It may sound like an old wives’ tale but washing your produce before consumption is actually something that can mean life or death in the most extreme cases. In most cases, washing your produce will likely mitigate the chance of unwanted digestive issues, and hey, that’s reason enough to fall in line, right?
We don’t mean to scare, as the chances are pretty good that you already practice produce safety and rinse your fruits and veggies under the sink before eating without giving it a second thought. If that pertains to you, good for you. Keep up the good work. But if this does not pertain to you: listen up. For one reason or another, it is thought that meat and seafood carry the highest risk of foodborne illnesses. While this is certainly true to some extent, that does not cancel out the possibility of foodborne illnesses being found in one of the apples you eat on a daily basis, or in the spinach you’re about to include in your stir-fry dish. Unlike meat and fish, there is a method on severely cutting down on the chances of contracting a foodborne illness from produce; and that is to thoroughly wash it before consumption. There are some pretty formidable foodborne illnesses that have the potential to take residency on your produce including but not limited to E. coli and salmonella.
Still not convinced? We can break it down even further. Before you juggle with whether or not to wash your produce, consider the fact that you’re not the only one who has physically handled your produce. From the time the harvesters rip or pluck the product from whence it came to when it is stocked in the produce section of your local grocery store, the produce is handled by several people before it ends up on your kitchen counter. I’m sure this has convinced most of you at this point, but in case it hasn’t consider these additional points in favor or thoroughly washing you produce before eating it. Many people also seldom consider the potential for insects found on the surface of produce. Although these tiny insects may not have hazardous health implications, they may drastically alter the taste of your produce, and that’s not good. In addition, a simple wash under the kitchen sink can significantly cut down the chances of harmful pesticides and herbicides remaining on the produce. Contrary to popular opinion, the majority of produce is treated with some form of pesticide or herbicide, and yes, this includes organically grown produce.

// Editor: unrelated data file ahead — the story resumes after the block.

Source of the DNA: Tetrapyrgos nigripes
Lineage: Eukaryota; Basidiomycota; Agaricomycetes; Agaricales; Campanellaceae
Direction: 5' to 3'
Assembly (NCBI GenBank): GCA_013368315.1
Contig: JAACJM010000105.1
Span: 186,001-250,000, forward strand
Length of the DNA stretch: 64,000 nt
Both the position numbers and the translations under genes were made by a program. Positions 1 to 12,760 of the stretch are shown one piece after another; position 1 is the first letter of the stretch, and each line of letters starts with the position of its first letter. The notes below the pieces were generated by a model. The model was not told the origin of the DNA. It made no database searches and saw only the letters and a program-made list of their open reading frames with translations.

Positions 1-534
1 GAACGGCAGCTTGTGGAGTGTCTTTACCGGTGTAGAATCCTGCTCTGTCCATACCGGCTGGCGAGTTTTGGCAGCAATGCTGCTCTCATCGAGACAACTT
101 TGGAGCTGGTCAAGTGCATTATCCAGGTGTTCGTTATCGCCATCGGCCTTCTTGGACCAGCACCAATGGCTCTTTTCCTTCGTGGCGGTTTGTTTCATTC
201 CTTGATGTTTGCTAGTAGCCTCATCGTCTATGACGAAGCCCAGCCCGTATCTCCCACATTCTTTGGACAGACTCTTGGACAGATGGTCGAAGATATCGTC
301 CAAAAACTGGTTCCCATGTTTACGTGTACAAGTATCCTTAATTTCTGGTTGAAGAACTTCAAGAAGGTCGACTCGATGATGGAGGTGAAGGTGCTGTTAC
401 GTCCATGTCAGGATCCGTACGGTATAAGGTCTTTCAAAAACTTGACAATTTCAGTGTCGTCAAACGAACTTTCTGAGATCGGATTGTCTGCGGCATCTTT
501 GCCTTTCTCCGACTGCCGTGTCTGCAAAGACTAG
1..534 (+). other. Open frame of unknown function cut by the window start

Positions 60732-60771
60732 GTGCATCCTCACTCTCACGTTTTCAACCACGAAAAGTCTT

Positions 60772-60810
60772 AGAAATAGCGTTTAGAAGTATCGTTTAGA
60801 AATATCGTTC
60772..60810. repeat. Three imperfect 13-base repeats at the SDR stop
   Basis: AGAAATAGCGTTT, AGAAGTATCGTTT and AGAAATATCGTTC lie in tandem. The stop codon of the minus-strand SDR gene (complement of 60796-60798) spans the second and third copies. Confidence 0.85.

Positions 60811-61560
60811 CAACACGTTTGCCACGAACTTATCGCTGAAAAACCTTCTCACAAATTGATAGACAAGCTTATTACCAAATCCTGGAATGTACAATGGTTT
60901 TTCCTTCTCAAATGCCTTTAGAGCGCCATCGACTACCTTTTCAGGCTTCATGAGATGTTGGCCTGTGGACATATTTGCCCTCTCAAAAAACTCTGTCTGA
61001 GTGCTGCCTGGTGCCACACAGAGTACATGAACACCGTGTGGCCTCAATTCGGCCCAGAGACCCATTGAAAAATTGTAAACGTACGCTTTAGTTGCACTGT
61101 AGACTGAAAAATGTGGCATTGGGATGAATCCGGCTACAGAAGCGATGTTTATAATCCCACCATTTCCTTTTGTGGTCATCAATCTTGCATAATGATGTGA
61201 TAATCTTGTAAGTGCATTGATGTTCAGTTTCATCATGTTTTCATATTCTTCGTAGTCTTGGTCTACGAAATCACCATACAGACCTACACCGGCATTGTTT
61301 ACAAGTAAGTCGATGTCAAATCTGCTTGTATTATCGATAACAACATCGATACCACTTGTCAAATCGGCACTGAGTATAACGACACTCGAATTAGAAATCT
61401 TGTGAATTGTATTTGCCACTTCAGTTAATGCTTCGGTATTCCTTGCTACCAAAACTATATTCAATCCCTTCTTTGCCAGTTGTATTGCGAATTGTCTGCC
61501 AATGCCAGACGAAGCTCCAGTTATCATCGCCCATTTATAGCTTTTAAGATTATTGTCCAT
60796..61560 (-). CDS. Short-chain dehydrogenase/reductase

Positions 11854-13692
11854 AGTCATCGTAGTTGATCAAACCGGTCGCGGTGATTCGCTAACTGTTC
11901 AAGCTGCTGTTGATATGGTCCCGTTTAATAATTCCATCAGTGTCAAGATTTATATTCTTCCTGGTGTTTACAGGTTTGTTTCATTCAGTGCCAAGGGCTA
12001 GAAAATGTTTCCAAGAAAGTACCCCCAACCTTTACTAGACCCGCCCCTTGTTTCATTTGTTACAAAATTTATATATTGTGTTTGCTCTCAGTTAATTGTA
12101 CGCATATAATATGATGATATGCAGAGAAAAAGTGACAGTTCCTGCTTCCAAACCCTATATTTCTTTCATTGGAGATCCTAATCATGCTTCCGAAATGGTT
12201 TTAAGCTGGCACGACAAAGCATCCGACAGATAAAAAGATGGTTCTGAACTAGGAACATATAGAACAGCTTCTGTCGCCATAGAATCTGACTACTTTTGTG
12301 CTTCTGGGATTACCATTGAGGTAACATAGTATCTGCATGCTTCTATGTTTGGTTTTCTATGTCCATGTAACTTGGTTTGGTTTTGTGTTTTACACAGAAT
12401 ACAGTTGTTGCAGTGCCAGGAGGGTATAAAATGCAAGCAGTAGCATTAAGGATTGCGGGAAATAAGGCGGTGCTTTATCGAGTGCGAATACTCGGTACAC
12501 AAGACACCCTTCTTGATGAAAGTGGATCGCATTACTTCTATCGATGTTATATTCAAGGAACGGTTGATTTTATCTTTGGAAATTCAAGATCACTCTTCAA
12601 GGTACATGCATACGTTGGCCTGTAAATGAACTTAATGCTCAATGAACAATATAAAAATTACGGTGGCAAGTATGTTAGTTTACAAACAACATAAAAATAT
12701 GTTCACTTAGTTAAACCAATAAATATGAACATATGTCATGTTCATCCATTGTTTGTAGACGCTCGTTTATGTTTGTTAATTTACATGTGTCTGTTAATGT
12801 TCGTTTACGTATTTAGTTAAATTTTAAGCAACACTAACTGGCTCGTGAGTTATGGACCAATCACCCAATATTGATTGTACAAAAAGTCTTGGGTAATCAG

Now that we have done our proper due diligence in convincing you to wash your produce, you probably should know just how to wash your produce. Most experts concur that the best method for washing your produce is by running it under cold water for one to two minutes. Before doing so, make sure you wash your own hands before touching the produce, otherwise you’re just adding the dirt and germs from your hands and spreading it to your fruits and vegetables.
It’s a simple concept, significantly decrease the chance of ingesting harmful entities by taking a minute or so to rinse the produce under the sink before using it to make that soup or pristine fruit salad. Produce is unique in that the ownness is on the customer to remove any harmful contaminants from the actual product. It takes almost no effort to rinse out your produce, so with that in mind, why risk it? Wash your produce and be happier for it.